Chattenden

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Chattenden
Rough Shaw from Cooling Court Road - geograph.org.uk - 1067830.jpg
Looking over Rough Shaw towards Chattenden
Chattenden is located in Kent
Chattenden
Chattenden
Chattenden shown within Kent
OS grid reference TQ758722
Civil parish
  • Hoo
Unitary authority
Ceremonial county
Region
Country England
Sovereign state United Kingdom
Post town ROCHESTER
Postcode district ME3
Dialling code 01634
Police Kent
Fire Kent
Ambulance South East Coast
EU Parliament South East England
UK Parliament
List of places
UK
England
Kent
51°25′23″N 0°30′58″E / 51.423°N 0.516°E / 51.423; 0.516Coordinates: 51°25′23″N 0°30′58″E / 51.423°N 0.516°E / 51.423; 0.516

Chattenden is a small village in Hoo Parish, in the unitary authority of Medway in South East England. It was, until 1998,[1] part of Kent and is still ceremonially associated via the Lieutenancies Act.[2] It is in the civil parish of Hoo St. Werburgh. It lies to the north of the A228 and the village of Wainscott, at the top of Four Elms Hill.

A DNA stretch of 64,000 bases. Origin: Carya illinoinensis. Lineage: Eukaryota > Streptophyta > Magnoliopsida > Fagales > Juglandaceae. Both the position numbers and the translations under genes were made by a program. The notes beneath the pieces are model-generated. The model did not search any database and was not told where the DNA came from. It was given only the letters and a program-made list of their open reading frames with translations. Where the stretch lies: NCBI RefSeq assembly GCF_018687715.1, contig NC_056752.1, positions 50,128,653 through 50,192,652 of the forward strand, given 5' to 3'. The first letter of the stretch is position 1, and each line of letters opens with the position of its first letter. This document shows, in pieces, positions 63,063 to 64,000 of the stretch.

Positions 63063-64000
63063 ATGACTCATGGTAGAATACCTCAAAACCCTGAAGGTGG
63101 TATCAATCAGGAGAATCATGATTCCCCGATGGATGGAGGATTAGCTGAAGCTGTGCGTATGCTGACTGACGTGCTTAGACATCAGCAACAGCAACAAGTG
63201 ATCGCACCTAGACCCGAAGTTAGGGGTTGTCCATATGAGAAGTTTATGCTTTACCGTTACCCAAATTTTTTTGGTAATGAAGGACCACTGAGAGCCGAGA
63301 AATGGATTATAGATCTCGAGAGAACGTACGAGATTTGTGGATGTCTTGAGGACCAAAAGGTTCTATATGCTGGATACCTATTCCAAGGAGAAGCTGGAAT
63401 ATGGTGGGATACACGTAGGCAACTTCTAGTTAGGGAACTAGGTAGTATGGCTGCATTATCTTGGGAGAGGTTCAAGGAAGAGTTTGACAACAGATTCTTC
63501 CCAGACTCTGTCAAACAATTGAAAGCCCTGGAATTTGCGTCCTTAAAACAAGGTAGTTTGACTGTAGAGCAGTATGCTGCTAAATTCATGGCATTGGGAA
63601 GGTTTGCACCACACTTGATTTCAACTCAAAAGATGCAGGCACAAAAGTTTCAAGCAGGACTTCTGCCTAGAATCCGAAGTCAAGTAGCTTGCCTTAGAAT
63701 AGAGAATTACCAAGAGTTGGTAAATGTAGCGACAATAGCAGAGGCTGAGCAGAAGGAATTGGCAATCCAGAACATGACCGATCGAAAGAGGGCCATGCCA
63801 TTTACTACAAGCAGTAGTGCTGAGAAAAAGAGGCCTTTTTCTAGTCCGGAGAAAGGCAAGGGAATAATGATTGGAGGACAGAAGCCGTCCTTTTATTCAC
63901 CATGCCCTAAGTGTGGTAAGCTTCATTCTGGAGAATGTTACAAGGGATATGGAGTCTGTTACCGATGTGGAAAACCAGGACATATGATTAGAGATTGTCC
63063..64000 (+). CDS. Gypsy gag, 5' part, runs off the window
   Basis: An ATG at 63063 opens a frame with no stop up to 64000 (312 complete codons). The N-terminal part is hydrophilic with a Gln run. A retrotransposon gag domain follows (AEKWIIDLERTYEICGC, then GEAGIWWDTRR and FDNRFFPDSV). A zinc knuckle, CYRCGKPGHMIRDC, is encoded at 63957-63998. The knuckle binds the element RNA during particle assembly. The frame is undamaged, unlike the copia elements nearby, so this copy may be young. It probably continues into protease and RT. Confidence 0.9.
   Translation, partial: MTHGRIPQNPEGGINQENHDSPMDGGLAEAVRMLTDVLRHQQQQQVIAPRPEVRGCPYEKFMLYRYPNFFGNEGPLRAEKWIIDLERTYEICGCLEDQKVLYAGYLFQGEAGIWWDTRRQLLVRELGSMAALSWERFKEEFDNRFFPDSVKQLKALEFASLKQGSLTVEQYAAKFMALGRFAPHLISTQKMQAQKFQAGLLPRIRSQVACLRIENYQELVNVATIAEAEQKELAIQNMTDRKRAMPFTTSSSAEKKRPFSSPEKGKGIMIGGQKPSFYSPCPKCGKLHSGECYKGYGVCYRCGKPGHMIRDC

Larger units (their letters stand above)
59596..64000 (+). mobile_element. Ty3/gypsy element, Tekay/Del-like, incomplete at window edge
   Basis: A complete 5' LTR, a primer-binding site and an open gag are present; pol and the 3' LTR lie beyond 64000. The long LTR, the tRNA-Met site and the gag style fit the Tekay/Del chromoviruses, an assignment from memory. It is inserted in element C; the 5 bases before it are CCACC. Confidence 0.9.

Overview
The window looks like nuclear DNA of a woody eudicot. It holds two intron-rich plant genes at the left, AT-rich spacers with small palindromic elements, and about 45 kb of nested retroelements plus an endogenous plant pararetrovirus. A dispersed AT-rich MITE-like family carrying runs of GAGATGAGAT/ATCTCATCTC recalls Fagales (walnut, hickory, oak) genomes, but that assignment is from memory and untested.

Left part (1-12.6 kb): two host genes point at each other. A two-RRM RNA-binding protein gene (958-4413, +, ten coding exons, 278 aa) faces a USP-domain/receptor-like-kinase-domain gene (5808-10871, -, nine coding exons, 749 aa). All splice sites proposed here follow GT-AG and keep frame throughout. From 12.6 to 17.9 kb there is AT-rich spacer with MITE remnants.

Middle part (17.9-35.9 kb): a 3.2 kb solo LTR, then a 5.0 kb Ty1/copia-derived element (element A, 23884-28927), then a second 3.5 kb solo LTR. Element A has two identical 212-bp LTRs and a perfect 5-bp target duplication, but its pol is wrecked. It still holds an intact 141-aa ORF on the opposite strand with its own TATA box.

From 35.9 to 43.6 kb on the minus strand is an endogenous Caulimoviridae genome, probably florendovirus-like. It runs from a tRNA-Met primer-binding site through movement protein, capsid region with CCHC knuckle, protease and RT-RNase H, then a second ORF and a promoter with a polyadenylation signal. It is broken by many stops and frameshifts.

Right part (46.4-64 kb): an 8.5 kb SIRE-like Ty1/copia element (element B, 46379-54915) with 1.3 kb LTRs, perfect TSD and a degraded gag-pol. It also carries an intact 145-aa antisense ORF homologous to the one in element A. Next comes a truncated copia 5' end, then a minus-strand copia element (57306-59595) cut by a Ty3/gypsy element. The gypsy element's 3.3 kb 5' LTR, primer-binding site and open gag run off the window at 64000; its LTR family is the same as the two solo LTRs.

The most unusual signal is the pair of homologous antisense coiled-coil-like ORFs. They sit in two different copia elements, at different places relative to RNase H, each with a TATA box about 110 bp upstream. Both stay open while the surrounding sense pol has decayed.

Origins[edit]

Chattenden means 'Forest Settlement' from the elements ceto and ham dun. It is recorded in 1100 as Chetindunam, and Chatindone in 1281.[3]

Geography and ecology[edit]

Turning left on the A228 on the brow of Four Elms Hill, leads onto Kitchener Road, that eventually leads itself to the Great Chattenden Woods, designated as an SSSI, due to the diversity of insects, birds, plants and trees found there. To the south of Chattenden is Towerhill Wood, also known as Coxham Wood, with has Public Footpaths that lead into Lower Upnor, where the Arethusa Venture Centre and the Medway Yacht Club (MYC) are located. Along the A228, (which becomes the Ratcliffe Highway in Chattenden), was once a pub known as 'The Old George'.

Military history[edit]

In 1875, the War Office built five magazines on a hillside at Chattenden. This facility expanded and a nearby site at Lodge Hill was established in 1899. These sites, which became known as Chattenden and Lodge Hill Military Camps, were put up for sale in 2016.[4]

See also[edit]

Chattenden and Upnor Railway

Notes[edit]

References[edit]

  1. ^ "Medway Council – Local history: Medway in the 20th century 1901 – 2000". web.archive.org. 2009. Archived from the original on March 9, 2009. Retrieved 9 June 2012. 
  2. ^ "Lieutenancies Act 1997". legislation.gov.uk. 2012. Retrieved 9 June 2012. 
  3. ^ The Place Names Of Kent, Judith Glover, 1976, Batsford. ISBN 0-905270-61-4
  4. ^ "MoD to sell Lodge Hill near Chattenden". Kent Business. Retrieved 3 September 2016. 

Sources[edit]

External links[edit]